January 12th in History

This day in historyJanuary 12 is the 12th day of the year in the Gregorian calendar. There are 353 days remaining until the end of the year (354 in leap years).


In 1528,  Gustav I of Sweden crowned king of Sweden.

In 1539,  Treaty of Toledo signed by King Francis I of France and Holy Roman Emperor Charles V.

In 1554,  Bayinnaung, who would go on to assemble the largest empire in the history of Southeast Asia, is crowned King of Burma.

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Pierre de Fermat

In 1665,  Pierre de Fermat, French mathematician and lawyer (b. 1601) died. He was a French lawyer at the Parlement of Toulouse, France, and an amateur mathematician who is given credit for early developments that led to infinitesimal calculus, including his technique of adequality. In particular, he is recognized for his discovery of an original method of finding the greatest and the smallest ordinates of curved lines, which is analogous to that of the differential calculus, then unknown, and his research into number theory. He made notable contributions to analytic geometry, probability, and optics. He is best known for Fermat’s Last Theorem, which he described in a note at the margin of a copy of DiophantusArithmetica.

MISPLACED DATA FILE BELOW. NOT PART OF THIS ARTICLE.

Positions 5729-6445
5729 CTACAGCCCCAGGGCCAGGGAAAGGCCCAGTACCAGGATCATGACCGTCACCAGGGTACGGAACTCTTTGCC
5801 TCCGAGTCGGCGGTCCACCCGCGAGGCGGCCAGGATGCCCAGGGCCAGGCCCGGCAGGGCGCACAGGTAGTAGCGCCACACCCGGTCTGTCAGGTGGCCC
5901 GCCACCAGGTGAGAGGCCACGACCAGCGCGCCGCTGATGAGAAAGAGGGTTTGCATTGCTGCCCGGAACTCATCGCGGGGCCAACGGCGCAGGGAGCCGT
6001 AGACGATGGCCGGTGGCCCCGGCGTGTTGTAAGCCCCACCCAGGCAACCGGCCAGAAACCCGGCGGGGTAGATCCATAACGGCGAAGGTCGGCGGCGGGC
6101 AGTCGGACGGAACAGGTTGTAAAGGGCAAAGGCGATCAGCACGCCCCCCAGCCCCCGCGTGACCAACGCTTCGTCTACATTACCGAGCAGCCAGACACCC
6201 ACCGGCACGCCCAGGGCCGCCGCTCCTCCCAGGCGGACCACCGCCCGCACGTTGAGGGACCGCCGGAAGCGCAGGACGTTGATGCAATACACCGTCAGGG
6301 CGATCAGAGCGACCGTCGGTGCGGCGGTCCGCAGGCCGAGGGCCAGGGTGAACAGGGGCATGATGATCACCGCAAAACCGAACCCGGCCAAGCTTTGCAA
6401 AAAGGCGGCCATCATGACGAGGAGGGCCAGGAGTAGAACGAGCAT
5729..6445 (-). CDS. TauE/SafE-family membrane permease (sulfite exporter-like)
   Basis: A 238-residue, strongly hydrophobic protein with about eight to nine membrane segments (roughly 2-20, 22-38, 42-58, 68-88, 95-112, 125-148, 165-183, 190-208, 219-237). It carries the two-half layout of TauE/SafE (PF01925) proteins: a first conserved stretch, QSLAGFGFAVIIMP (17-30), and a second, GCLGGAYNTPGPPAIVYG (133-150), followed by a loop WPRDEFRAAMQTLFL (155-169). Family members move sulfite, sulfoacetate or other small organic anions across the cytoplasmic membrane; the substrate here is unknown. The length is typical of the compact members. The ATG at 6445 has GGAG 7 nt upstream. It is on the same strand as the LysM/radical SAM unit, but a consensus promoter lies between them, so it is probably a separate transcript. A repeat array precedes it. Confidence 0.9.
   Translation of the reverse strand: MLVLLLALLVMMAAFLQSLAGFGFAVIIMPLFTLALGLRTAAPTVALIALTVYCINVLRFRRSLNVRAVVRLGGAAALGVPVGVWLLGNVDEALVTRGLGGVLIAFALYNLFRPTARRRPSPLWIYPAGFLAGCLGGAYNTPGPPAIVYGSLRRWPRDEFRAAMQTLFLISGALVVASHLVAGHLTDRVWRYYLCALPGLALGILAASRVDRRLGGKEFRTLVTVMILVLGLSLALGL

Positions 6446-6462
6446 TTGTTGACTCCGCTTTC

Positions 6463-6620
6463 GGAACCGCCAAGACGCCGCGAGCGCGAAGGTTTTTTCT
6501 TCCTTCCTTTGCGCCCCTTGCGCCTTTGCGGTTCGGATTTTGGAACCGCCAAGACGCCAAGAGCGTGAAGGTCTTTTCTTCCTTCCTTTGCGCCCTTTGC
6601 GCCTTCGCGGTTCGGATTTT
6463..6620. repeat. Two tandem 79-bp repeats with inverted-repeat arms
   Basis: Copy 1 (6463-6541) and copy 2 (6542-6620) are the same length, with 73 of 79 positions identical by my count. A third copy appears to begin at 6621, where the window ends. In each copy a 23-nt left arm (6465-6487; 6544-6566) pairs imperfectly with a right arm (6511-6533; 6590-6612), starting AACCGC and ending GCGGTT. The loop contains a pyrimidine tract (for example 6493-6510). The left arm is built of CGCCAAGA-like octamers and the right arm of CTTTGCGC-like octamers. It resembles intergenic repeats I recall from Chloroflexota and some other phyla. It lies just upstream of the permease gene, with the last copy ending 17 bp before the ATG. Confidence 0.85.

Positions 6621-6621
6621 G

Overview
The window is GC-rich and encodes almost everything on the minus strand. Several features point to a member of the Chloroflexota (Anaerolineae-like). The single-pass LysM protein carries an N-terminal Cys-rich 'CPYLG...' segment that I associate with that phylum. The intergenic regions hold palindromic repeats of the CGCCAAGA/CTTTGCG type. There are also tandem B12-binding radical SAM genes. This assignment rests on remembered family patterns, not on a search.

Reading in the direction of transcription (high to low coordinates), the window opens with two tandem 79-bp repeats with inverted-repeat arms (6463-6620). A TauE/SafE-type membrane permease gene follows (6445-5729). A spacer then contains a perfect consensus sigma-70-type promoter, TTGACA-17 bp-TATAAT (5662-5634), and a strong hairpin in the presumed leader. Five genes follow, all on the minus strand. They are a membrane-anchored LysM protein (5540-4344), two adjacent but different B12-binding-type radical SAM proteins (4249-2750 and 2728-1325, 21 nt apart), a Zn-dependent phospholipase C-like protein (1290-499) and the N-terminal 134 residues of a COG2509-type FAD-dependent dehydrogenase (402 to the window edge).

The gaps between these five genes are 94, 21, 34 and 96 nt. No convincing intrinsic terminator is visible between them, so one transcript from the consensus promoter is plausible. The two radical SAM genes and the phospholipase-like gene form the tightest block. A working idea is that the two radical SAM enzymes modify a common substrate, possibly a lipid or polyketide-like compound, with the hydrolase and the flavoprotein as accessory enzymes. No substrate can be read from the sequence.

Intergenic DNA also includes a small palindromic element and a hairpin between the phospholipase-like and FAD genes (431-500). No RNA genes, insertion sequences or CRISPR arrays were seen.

In 1773,  The first public Colonial American museum opens in Charleston, South Carolina.

In 1777,  Mission Santa Clara de Asís is founded in what is now Santa Clara, California.

In 1808,  The organizational meeting that led to the creation of the Wernerian Natural History Society, a former Scottish learned society, is held in Edinburgh, Scotland.